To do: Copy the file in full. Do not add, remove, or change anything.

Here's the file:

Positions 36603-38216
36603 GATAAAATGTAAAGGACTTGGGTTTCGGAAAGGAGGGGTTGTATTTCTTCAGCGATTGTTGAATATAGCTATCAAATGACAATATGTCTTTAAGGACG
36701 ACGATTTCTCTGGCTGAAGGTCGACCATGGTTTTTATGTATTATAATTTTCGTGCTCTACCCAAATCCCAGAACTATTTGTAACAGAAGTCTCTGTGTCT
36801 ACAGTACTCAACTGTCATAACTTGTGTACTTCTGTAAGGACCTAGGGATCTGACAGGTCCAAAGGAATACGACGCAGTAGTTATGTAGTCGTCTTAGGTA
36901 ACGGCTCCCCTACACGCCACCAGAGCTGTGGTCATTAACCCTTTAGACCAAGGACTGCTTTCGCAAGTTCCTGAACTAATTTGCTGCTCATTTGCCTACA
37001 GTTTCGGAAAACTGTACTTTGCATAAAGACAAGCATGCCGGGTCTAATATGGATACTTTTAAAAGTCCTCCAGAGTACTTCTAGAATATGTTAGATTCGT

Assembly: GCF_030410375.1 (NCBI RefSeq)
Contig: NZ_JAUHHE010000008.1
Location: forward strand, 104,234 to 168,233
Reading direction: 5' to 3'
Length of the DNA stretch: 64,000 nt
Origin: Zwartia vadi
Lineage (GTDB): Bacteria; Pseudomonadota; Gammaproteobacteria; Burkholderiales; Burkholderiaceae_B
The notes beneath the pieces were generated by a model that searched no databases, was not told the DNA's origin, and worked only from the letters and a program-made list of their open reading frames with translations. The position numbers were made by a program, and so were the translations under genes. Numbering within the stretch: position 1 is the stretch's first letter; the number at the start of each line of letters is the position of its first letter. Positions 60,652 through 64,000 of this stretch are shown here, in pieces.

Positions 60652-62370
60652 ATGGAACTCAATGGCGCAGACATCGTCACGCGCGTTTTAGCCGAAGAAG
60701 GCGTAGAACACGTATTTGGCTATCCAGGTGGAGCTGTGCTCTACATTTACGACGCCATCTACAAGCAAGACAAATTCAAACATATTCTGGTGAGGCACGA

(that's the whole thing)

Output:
Positions 36603-38216
36603 GATAAAATGTAAAGGACTTGGGTTTCGGAAAGGAGGGGTTGTATTTCTTCAGCGATTGTTGAATATAGCTATCAAATGACAATATGTCTTTAAGGACG
36701 ACGATTTCTCTGGCTGAAGGTCGACCATGGTTTTTATGTATTATAATTTTCGTGCTCTACCCAAATCCCAGAACTATTTGTAACAGAAGTCTCTGTGTCT
36801 ACAGTACTCAACTGTCATAACTTGTGTACTTCTGTAAGGACCTAGGGATCTGACAGGTCCAAAGGAATACGACGCAGTAGTTATGTAGTCGTCTTAGGTA
36901 ACGGCTCCCCTACACGCCACCAGAGCTGTGGTCATTAACCCTTTAGACCAAGGACTGCTTTCGCAAGTTCCTGAACTAATTTGCTGCTCATTTGCCTACA
37001 GTTTCGGAAAACTGTACTTTGCATAAAGACAAGCATGCCGGGTCTAATATGGATACTTTTAAAAGTCCTCCAGAGTACTTCTAGAATATGTTAGATTCGT

Assembly: GCF_030410375.1 (NCBI RefSeq)
Contig: NZ_JAUHHE010000008.1
Location: forward strand, 104,234 to 168,233
Reading direction: 5' to 3'
Length of the DNA stretch: 64,000 nt
Origin: Zwartia vadi
Lineage (GTDB): Bacteria; Pseudomonadota; Gammaproteobacteria; Burkholderiales; Burkholderiaceae_B
The notes beneath the pieces were generated by a model that searched no databases, was not told the DNA's origin, and worked only from the letters and a program-made list of their open reading frames with translations. The position numbers were made by a program, and so were the translations under genes. Numbering within the stretch: position 1 is the stretch's first letter; the number at the start of each line of letters is the position of its first letter. Positions 60,652 through 64,000 of this stretch are shown here, in pieces.

Positions 60652-62370
60652 ATGGAACTCAATGGCGCAGACATCGTCACGCGCGTTTTAGCCGAAGAAG
60701 GCGTAGAACACGTATTTGGCTATCCAGGTGGAGCTGTGCTCTACATTTACGACGCCATCTACAAGCAAGACAAATTCAAACATATTCTGGTGAGGCACGA